The Healthy Heart Center at Comanche County Memorial Hospital opened a new rehab gym inside the hospital for heart patients to safely exercise in. A person’s heart weakens after having a heart attack or an open-heart surgery, so they need to build and strengthen their heart, which is why the Healthy Heart Center offers this program.
Doctor Eugen Ivan, the Healthy Heart Center Medical Director at CCMH, said when patients start the program, they get detailed information about living a healthy heart lifestyle.
“And they will also be slowly brought into an exercise program depending on their baseline activity, age, and fitness level,” Dr. Ivan said.
It’s tailored to their specific condition.
“We’re staffed by licensed nurses that are ACLS certified, which means they are trained in lifesaving techniques,” Nick Eimers-Mosier, supervisor for the Healthy Heart Center, said. “So, if a patient were to have any type of myocardial event, they would be able to intervene.”
“It’s very helpful because you have nurses that are right here with you,” heart patient Rob Rooker said. “They will monitor you at all times and not let you do anything that would be dangerous, to where if you go to other gyms they say come on, come on push, push, push, and sometimes you may push too hard.”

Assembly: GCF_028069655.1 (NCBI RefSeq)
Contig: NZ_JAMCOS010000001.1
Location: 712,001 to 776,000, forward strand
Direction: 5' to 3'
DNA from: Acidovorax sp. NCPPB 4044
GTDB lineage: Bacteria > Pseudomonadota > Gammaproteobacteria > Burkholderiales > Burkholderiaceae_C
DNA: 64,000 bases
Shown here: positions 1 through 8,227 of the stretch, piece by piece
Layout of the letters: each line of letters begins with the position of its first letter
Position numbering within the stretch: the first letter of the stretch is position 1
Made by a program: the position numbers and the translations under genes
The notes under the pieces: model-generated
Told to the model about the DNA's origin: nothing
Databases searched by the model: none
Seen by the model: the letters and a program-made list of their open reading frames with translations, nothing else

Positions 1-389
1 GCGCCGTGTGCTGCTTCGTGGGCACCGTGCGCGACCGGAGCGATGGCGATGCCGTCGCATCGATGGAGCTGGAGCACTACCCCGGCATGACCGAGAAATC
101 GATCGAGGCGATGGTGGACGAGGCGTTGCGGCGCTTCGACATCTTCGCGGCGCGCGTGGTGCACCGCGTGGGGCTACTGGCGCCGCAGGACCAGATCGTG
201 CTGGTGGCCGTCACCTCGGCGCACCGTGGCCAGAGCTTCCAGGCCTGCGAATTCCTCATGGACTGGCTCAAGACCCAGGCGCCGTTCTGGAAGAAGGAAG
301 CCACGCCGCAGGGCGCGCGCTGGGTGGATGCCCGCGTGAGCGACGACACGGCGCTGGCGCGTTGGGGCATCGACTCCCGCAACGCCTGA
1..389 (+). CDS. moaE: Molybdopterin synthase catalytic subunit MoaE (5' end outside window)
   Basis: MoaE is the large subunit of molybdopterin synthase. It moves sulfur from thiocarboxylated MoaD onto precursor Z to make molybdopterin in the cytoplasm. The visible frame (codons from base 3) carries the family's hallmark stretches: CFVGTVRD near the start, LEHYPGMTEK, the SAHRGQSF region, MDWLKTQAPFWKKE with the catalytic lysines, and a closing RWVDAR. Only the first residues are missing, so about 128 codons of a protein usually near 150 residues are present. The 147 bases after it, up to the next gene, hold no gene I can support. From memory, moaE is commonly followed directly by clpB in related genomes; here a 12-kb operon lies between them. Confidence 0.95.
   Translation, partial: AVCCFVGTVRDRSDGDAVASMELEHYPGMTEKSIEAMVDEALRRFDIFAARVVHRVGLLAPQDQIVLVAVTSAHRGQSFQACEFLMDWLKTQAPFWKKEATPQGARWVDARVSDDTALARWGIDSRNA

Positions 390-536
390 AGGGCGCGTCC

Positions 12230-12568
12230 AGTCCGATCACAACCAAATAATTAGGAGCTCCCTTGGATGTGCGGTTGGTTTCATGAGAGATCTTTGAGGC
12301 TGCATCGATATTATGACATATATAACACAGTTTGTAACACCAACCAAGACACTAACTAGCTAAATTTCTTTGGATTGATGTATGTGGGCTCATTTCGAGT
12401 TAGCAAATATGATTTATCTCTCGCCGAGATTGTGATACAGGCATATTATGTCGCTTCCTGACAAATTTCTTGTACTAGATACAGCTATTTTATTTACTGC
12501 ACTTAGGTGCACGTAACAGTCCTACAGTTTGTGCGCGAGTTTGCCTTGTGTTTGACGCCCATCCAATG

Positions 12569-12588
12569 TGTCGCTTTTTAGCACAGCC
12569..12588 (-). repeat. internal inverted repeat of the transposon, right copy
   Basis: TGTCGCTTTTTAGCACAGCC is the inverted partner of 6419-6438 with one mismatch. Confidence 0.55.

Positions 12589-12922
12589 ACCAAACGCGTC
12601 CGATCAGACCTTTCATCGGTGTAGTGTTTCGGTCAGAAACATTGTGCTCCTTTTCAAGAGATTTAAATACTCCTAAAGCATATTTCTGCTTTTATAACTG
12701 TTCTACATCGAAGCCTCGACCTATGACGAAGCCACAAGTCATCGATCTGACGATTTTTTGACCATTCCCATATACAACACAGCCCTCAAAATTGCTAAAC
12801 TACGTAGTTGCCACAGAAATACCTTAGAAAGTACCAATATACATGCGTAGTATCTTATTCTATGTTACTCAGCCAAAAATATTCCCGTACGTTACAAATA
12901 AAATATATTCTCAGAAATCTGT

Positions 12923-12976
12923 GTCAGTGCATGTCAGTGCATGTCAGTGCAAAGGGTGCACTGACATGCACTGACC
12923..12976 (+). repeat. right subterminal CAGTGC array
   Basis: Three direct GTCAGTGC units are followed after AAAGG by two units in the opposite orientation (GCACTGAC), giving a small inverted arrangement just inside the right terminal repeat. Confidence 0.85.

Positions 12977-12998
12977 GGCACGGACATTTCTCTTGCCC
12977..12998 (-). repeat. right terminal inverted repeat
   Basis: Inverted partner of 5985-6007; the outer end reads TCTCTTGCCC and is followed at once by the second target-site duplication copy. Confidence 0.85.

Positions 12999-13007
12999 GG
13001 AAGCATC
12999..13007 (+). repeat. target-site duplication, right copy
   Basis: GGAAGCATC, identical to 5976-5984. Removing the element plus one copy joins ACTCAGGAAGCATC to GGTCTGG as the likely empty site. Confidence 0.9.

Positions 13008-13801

Rooker is working on his heart after having a stent placed back in January. But, this isn’t his first time to benefit from the program that’s been around for about 20 years.
“In 2011, I had a major heart attack and had 5 bypasses,” he said.
Like many of us exercising isn’t his favorite but he keeps going twice a week because he knows that it’s helping him.
“I can feel it strengthening my heart,” Rooker said. “Like the way you feel when you exercise or when you’re doing something around the house, you can do it longer, faster, and better.”
COVID did cause those working out at the Healthy Heart Program to temporarily stop coming in, but they’re back, and the program is screening patients and staff. The hospital is still taking safety precautions to ensure our patient’s safety.
“The other thing that we’ve done is made modifications to the gym itself,” Eimers-Mosier said. “We created individualized patient stations. When a patient enters for their prescribed exercise therapy, we put them at a specific station. They’ll exercise on that equipment for the entirety of their visit. This minimizes any type of movement throughout the gym and also reduces the chances for any cross-contamination.”
People in the program can come and workout up to two to three times a week for an hour. After they finish the program, they enter what they call their maintenance program. This is where the staff works with the patient to make sure they are continuing their healthy heart lifestyle.